Micheline Persaud (née Boyer) occupe une place de choix dans l’histoire des services en français des bibliothèques de l’Ontario. Franco-ontarienne née à Ottawa en 1943, son parcours professionnel échelonné sur près de trois décennies nous rappelle le contexte effervescent des années 1960 à 1990 y compris les mouvements de revendications ainsi que la croissance rapide et les transformations dans le secteur des bibliothèques publiques, des services jeunesse et des services en français en Ontario.
These are tough and uncertain times, and we must take the COVID-19 situation very seriously. While, yes, it is important to take the current situation seriously, we still have to stop and find joy and happiness wherever we can find it. For me, and I think for many people, humour is going to get us through this situation.
There is a time and a place for humour. LinkedIn Learning even has an online course dedicated to using humour in the workplace. To me, if you can make someone laugh or smile, it does a lot for morale and builds a stronger bond between people.
When I was working on my Master of Library and Information Science degree, I took a course on the gamification of information. In that course, we had to identify what kind of gaming personality we had. Out of the eight “play personalities,” I was clearly the “joker.” The joker personality revolves around silliness and making others laugh. Jokers tend to be the “class clown” in school and may engage in play by telling jokes, doing funny impersonations, or playing practical jokes.
Quickly I started looking for humour in the current situation, and how to express my own silliness online. I have a blog called 8 bit librarian, and I decided to reflect on my social distancing experience on this site. I love to write, but I find that it takes a long time to publish an article. To ensure that my reflection did not turn into hourly writing sessions, I decided to reflect on my experiences through memes.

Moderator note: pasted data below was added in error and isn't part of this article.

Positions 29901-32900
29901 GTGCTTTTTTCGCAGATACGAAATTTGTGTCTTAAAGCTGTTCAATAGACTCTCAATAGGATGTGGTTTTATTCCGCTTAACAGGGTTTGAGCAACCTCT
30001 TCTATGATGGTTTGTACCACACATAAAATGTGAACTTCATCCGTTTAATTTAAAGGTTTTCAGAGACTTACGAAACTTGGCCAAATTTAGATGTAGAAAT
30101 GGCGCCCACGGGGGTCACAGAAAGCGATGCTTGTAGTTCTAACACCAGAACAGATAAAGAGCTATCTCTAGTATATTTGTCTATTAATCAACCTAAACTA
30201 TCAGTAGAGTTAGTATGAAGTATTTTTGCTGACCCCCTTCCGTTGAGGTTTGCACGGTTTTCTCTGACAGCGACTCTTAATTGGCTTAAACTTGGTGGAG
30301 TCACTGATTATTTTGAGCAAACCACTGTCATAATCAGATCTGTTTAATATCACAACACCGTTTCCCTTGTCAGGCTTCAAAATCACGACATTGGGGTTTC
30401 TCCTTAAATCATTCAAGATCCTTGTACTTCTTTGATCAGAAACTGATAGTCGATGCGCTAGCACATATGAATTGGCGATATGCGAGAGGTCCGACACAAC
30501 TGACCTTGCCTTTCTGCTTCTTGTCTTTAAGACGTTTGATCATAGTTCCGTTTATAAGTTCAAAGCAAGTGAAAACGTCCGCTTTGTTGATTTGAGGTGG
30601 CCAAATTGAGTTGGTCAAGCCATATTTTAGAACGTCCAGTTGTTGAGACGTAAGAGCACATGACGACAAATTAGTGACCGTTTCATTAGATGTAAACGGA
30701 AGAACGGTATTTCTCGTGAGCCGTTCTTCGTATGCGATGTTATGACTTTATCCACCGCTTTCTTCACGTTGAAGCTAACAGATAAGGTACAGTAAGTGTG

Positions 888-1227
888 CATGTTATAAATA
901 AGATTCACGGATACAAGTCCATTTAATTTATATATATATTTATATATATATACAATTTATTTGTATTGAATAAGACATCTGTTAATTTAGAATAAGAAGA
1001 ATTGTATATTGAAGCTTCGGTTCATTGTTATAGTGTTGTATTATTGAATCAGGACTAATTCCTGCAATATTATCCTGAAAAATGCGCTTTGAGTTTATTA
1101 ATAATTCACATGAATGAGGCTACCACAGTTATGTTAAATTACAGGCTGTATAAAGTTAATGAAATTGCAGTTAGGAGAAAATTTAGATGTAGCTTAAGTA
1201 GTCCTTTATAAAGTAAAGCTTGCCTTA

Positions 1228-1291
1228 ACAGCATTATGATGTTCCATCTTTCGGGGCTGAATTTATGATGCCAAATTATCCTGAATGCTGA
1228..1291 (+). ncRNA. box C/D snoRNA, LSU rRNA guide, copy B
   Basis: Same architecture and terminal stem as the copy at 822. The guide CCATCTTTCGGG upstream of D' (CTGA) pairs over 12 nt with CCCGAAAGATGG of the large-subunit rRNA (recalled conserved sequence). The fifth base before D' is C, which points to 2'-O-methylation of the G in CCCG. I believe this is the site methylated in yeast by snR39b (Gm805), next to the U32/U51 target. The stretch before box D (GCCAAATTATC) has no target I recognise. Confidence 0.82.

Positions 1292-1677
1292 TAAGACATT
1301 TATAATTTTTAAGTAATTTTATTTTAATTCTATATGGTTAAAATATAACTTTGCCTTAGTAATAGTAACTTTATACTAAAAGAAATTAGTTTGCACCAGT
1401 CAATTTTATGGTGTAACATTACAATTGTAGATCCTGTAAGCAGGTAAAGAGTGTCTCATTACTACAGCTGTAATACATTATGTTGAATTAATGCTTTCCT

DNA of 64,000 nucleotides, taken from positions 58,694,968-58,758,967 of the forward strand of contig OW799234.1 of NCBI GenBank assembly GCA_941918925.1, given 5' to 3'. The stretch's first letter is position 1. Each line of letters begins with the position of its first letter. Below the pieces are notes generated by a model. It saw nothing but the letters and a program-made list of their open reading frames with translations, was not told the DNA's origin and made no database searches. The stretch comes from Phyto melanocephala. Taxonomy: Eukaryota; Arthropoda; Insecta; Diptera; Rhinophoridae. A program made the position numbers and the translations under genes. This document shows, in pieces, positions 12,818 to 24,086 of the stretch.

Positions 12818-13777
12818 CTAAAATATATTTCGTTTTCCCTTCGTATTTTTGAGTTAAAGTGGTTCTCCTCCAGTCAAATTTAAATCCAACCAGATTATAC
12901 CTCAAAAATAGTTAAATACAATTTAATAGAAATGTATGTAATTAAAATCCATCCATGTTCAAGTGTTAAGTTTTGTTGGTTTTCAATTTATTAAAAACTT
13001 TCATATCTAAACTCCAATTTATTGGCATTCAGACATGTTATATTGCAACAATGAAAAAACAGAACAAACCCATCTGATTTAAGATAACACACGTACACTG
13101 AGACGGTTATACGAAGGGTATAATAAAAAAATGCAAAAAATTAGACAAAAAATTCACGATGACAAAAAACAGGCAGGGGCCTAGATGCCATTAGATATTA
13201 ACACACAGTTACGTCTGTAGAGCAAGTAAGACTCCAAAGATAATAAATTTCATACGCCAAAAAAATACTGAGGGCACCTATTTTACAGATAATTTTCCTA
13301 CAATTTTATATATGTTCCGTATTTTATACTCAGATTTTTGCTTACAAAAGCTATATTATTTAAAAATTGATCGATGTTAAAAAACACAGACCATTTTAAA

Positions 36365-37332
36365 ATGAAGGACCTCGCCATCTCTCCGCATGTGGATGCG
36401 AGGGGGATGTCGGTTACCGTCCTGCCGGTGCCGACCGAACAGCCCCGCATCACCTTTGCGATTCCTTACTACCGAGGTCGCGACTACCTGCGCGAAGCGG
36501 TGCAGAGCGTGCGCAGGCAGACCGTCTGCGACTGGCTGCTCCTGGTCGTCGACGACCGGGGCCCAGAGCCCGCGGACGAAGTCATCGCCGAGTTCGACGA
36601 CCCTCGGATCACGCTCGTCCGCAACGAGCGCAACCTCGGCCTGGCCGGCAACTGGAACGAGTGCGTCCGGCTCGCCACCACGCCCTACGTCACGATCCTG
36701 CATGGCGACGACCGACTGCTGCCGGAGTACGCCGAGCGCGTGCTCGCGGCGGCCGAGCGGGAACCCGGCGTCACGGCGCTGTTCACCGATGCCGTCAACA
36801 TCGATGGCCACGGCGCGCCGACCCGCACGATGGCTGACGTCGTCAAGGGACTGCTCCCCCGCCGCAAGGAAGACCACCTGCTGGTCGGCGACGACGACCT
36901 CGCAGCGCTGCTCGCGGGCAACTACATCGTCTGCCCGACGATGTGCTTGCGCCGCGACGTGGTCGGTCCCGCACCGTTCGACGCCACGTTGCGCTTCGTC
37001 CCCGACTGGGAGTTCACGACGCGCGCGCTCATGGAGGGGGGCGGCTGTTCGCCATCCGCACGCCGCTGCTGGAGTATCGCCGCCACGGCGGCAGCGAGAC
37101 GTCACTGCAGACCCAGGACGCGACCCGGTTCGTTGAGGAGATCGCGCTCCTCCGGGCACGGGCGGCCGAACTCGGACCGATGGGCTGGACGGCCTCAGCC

A meme is an image, a video, a piece of text, etc. that is passed very quickly from one internet user to another, often with slight changes that make it humorous. You have probably seen Success Kid on the internet; this is a popular meme.
Telling a story through memes
This is a typical way I come up with my memes …
If you are like me, you like to get to meetings early. For me, five to 10 minutes seems like a reasonable amount of time to ensure your connection is stable, your microphone is working, and you are all ready to go for your virtual meeting.
So let’s pretend our meeting starts at 11 a.m.
You connect to Zoom at 10:55 a.m., but you’re the only one there. If you are like me, then your mind works through the following steps.
Step 1: You think, “Do I actually have a meeting today?” If the answer is yes, then you go to step 2.
Step 2: Next you think, “Am I the only one who gets to meetings this early?” If the answer is yes, you might proceed to step 3.
Step 3: Then you think, “Is it weird that I am sitting alone this early for a meeting?” If the answer is yes, you proceed to step 4.
Step 4: Log out and return to the meeting at a more appropriate time, like 10:59 a.m.
It’s these types of situations that inspire me to meme. Like the one below.
Making memes is quick and easy. The tool I use is Meme Generator. Check out my other meme reflections here and, if you want, share your own memes in the comments! Remember, libraries and their staff are resilient. Let’s get through this together … at a distance!
Ryan Tucci is a subject specialist at the Carleton University Library. He also blogs at 8Bit librarian.